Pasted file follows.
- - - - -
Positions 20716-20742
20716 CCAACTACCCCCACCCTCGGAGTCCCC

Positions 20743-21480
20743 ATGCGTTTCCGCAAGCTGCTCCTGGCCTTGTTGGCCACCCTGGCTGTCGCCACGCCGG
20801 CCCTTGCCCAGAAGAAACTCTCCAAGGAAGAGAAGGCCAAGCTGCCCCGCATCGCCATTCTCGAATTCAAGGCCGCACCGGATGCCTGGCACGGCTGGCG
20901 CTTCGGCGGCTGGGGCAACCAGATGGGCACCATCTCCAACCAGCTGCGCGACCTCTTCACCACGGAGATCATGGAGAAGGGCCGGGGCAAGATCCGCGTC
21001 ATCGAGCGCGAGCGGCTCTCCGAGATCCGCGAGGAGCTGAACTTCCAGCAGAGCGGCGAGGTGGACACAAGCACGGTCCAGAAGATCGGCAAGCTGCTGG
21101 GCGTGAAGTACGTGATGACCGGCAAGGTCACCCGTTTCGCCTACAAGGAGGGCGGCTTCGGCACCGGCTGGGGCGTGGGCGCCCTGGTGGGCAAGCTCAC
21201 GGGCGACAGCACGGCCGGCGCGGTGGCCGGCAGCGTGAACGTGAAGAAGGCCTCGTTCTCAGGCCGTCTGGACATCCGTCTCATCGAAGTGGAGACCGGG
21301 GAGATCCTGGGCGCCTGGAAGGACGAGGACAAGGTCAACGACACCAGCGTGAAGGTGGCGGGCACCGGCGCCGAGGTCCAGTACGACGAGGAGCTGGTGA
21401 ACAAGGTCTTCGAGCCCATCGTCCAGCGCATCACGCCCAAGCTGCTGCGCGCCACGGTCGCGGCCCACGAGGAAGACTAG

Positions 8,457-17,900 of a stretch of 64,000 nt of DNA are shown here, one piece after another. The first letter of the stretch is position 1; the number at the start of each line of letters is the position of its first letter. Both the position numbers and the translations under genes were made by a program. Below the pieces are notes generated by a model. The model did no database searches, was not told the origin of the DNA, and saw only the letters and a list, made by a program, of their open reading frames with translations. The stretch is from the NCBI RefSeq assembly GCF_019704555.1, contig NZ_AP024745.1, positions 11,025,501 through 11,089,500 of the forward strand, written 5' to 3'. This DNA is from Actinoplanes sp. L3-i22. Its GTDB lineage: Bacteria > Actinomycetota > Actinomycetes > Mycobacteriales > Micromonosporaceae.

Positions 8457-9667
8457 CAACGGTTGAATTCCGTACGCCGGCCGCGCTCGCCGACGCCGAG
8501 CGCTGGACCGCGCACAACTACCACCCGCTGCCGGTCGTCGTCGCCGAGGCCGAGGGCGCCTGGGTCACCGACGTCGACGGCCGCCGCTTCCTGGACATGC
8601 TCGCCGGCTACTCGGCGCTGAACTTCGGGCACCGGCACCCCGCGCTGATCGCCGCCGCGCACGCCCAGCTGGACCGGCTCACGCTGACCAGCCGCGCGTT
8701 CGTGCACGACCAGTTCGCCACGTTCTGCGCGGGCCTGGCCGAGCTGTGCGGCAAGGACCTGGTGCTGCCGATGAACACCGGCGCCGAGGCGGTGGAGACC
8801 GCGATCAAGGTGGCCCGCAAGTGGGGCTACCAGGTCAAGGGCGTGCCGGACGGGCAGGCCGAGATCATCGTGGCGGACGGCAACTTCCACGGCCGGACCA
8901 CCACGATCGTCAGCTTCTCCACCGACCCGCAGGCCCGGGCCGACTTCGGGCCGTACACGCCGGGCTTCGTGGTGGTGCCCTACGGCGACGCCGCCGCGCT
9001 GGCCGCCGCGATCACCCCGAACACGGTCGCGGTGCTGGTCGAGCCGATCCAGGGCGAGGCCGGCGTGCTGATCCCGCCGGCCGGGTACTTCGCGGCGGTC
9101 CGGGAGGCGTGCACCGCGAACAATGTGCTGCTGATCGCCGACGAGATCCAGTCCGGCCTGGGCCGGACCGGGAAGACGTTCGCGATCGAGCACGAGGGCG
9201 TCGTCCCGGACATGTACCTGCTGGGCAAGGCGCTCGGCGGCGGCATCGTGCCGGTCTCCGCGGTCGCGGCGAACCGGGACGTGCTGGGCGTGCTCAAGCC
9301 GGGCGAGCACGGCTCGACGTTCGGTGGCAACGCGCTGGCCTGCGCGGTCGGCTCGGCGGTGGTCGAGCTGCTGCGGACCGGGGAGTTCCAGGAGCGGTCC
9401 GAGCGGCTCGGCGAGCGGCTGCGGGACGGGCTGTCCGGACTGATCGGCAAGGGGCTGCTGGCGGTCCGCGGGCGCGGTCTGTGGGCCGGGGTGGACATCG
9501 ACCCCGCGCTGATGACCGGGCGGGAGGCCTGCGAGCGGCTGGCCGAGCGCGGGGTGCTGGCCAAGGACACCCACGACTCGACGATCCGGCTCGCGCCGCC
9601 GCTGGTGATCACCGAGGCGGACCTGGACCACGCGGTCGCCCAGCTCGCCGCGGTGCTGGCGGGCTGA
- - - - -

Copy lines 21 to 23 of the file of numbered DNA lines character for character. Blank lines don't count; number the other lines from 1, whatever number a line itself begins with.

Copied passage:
9101 CGGGAGGCGTGCACCGCGAACAATGTGCTGCTGATCGCCGACGAGATCCAGTCCGGCCTGGGCCGGACCGGGAAGACGTTCGCGATCGAGCACGAGGGCG
9201 TCGTCCCGGACATGTACCTGCTGGGCAAGGCGCTCGGCGGCGGCATCGTGCCGGTCTCCGCGGTCGCGGCGAACCGGGACGTGCTGGGCGTGCTCAAGCC
9301 GGGCGAGCACGGCTCGACGTTCGGTGGCAACGCGCTGGCCTGCGCGGTCGGCTCGGCGGTGGTCGAGCTGCTGCGGACCGGGGAGTTCCAGGAGCGGTCC